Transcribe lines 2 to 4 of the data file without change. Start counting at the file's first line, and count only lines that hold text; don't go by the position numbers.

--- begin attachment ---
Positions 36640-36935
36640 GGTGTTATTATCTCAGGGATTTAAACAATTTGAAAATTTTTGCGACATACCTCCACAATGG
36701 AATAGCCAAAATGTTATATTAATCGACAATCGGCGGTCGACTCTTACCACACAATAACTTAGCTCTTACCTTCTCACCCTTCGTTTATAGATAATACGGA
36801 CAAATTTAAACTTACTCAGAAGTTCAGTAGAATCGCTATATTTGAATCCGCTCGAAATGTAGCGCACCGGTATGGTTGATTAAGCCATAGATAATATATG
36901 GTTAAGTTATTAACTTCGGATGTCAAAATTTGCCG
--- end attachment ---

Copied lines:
36640 GGTGTTATTATCTCAGGGATTTAAACAATTTGAAAATTTTTGCGACATACCTCCACAATGG
36701 AATAGCCAAAATGTTATATTAATCGACAATCGGCGGTCGACTCTTACCACACAATAACTTAGCTCTTACCTTCTCACCCTTCGTTTATAGATAATACGGA
36801 CAAATTTAAACTTACTCAGAAGTTCAGTAGAATCGCTATATTTGAATCCGCTCGAAATGTAGCGCACCGGTATGGTTGATTAAGCCATAGATAATATATG